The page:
Dr. N. P. Narain*, Dr. Bhupendra Narayan**, Dr. Rekha***
Associate Professor, PMCH, Patna. *, Associate Professor, PMCH, Patna.**, Junior Resident, Pediatrics, PMCH, Patna.***
|Synonym: Eagle-Barrett syndrome
Prune-belly syndrome is a rare congenital disorder, more common in males, consisting of deficiency of abdominal wall muscles (absent or hypoplastic), cryptorchidism, and genitourinary malformations.
Etiology: Many theories have been proposed to explain the pathogenesis of this anomaly. The first one proposes that occurs an abnormal mesodermal development. The development of the urinary tract. The second one is urethral obstruction malformation complex. It proposes that pressure atrophy of the abdominal wall muscles occurs when urethral obstruction leads to massive distention of the bladder and ureter. Bladder distention would also interfere with descent of the tests and thus be responsible for the bilateral cryptorchidism. The mechanism responsible for the urinary tract dilatation and distention is a flap valve mechanism that results from a hypoplasia of the stromal and epithelial elements of the prostatic urethra. The hypoplasia of these elements leads to an underlying weakness and subsequent sacculation of the prostatic urethra. The last theory is the genetic defect that is suspected because of the predominance in males and few familial cases.
Incidence: One in 40,000 live births, almost exclusively in males (M20:F1). The higher incidence of this syndrome in males has been explained on the basis of the more complex morphogenesis of the male urethra, possibly resulting in obstructive anomalies at several levels. Twinning is associated with PBS; 4% of all cases are products of twin pregnancies. PBS is associated with trisomy 18 and 21. Patients with PBS also have an increased incidence of Tetralogy of Fallot (TF) and ventriculoseptal defects.
Diagnosis: The diagnosis should be suspected in fetuses with very large abdominal masses. These are, most typically, bladder obstruction caused by urethral valves, urethral agenesis, but also other abdominal masses such as ovarian cyst. Possible results are oligohydramnios with consequent pulmonary hypoplasia and urinary ascites. The oligohydramnios, usually, makes impossible the detection of cryptorchidism. Other findings could be: Potter face, pulmonary hypoplasia, gastric dilatation, short bowel, micro ileum, Microcolon, malrotation of the intestines imperforate anus, arthrogryposis and clubfoot. Additional information can be gained by addition three-dimensional ultrasonography scanning and could be useful for more-efficient counseling and therapeutic planning.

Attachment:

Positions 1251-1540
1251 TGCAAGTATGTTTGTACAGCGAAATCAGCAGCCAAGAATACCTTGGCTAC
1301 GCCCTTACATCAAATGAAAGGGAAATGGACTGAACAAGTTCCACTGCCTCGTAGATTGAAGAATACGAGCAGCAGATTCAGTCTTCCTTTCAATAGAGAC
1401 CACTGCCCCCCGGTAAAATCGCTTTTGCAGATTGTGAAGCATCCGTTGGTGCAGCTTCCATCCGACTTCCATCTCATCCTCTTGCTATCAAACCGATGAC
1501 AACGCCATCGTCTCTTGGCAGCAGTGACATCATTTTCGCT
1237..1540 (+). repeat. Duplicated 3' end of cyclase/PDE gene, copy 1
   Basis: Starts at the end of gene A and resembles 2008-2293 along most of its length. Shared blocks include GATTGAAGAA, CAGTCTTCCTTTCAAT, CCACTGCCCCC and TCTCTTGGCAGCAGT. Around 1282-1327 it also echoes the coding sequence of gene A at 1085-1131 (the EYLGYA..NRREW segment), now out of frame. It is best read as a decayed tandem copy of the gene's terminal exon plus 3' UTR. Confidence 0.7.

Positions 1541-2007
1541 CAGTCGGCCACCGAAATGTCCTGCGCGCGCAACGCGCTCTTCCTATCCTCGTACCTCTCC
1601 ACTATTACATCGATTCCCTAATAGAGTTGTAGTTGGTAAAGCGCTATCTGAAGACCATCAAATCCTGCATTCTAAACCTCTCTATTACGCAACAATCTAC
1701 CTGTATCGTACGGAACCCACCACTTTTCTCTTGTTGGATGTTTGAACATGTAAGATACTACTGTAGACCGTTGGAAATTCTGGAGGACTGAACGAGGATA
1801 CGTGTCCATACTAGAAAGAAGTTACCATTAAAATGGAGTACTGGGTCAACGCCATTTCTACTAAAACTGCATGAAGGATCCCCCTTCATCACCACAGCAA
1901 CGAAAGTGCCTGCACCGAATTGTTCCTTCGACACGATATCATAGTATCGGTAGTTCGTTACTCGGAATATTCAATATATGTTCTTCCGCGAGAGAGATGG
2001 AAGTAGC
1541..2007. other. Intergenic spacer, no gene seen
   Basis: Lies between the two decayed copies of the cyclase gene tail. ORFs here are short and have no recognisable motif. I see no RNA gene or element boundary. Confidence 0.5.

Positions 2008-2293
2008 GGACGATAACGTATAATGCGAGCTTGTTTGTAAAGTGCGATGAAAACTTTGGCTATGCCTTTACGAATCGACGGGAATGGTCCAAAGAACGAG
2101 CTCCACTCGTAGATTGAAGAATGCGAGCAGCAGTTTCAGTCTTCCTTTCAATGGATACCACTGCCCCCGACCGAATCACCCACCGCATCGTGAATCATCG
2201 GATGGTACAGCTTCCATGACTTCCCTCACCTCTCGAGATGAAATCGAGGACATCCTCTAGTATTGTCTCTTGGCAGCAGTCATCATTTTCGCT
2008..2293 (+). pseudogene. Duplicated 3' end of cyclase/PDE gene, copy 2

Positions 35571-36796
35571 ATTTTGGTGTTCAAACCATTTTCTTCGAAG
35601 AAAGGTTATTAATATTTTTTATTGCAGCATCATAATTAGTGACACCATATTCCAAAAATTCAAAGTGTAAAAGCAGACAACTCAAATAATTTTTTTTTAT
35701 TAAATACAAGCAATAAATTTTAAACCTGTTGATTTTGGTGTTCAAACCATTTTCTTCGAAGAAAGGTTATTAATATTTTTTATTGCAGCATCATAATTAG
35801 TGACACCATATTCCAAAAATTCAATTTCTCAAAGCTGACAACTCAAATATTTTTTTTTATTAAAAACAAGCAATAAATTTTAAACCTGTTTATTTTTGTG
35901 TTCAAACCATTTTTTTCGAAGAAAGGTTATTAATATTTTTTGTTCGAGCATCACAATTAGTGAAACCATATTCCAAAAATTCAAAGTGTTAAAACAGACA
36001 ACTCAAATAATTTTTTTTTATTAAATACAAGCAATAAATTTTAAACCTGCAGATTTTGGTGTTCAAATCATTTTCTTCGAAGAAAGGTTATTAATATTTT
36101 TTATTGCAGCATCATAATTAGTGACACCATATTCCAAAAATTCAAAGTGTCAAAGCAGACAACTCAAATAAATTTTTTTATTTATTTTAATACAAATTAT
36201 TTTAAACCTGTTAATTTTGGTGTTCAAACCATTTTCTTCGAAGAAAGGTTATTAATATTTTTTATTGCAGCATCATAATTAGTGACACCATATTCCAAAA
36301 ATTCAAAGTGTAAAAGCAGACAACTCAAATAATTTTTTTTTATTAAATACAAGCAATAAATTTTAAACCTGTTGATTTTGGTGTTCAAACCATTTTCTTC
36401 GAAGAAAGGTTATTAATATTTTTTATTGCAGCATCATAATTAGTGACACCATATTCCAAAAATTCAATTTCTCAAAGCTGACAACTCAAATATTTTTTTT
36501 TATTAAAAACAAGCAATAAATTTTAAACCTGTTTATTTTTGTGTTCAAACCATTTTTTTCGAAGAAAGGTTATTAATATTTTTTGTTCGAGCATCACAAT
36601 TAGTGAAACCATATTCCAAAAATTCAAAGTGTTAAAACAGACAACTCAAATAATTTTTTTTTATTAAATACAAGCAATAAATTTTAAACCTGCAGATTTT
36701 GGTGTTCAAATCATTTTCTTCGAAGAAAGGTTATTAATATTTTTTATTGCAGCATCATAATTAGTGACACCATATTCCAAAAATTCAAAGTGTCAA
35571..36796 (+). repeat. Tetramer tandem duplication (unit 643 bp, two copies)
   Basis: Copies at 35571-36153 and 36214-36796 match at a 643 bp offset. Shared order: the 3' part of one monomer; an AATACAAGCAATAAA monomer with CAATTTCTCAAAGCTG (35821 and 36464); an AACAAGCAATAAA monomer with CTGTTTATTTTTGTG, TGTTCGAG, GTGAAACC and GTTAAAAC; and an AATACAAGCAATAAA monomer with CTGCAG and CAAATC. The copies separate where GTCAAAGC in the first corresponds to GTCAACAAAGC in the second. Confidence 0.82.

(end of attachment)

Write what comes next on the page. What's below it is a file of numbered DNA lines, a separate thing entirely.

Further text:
Lab Studies: Serum creatinine, BUN, Serum Electrolyte for Renal Function
Imaging Studies: 1. KUB-USG 2. Contrast voiding Cystourethrogram 3. DTPA Scan
Surgical Therapy is the Mainstay of T/t:
- For Undescended Testis
- Abdominal wall reconstruction: Abdominal wall reconstruction is performed in most boys to improve respiratory function and for cosmetic reasons.
- Placement of a percutaneous nephrostomy
Obstruction at the ureteropelvic junction (UPJ) has been observed in patients with PBS. In some cases, making the diagnosis can be difficult; however, the diagnosis can be confirmed with placement of a percutaneous nephrostomy
Placement of a percutaneous nephrostomy provides the surgeon with several options. The surgeon can confirm the diagnosis of UPJ obstruction. The urinary tract can be decompressed in al ill child or in a child that is too small to safety undergo reconstructive surgery at the time. The technique also allows the surgeon to evaluate the renal function of the obstructed unit. Finally, it provides the surgeon with the opportunity to obtain a renal biopsy at the time of placement of the percutaneous nephrostomy
If conditions are right and the child is stable, a standard pyeloplasty can be performed as another means of treating the obstructed UPJ.
Infravesical obstruction or obstruction at the prostatic urethra
Patient with documented obstruction can be treated by several means - Blocksom Vesicostomy Posterior urethral valves are observed occasionally in patient with PBS, and the valves are best managed by transurethral resection.
Ureteral reimplantation in patients with megaureters, reflux and ureteral transplantation requires an aggressive approach in removing as much of the abnormal distal ureter as possible and preserving the blood supply to the proximal ureter.
Prognosis: The prognosis for patients with PBS can be quite variable. The spectrum runs from still birth to a male with just undescended testicles and a minimal degree of abdominal wall laxity.
The long-term prognosis is clearly dependent on renal function, which, in general, is dependent on the amount of renal dysplasia present at the time.
Men with PBS are not fertile for 2 reasons. The intra-abdominal testis is at greater risk for progressive tubular fibrosis, which, in turn, leads to reduced sperm counts. Also, these patients have prostatic hypoplasia, which leads to retrograde ejaculation.
Many patients have significant respiratory problems that have an impact on long-term prognosis.
Patients can have significant psychological issues because of abdominal laxity.
Future and Controversies : Persistent advances in laparoscopic surgery may continue to improve the outlook for patients with PBS. As more is learned about the history of obstructive uropathy, treatment for these children will be adjusted to offer the most benefit with least amount of intervention. The debate will continue between aggressive early intervention group and no intervention group until all the information is in on the true pathophysiology of PBS.
|How to Cite URL :|
|Narain P N D, Narayan B D, Rekha D.. Available From : http://www.pediatriconcall.com/fordoctor/ Conference_abstracts/report.aspx?reportid=468|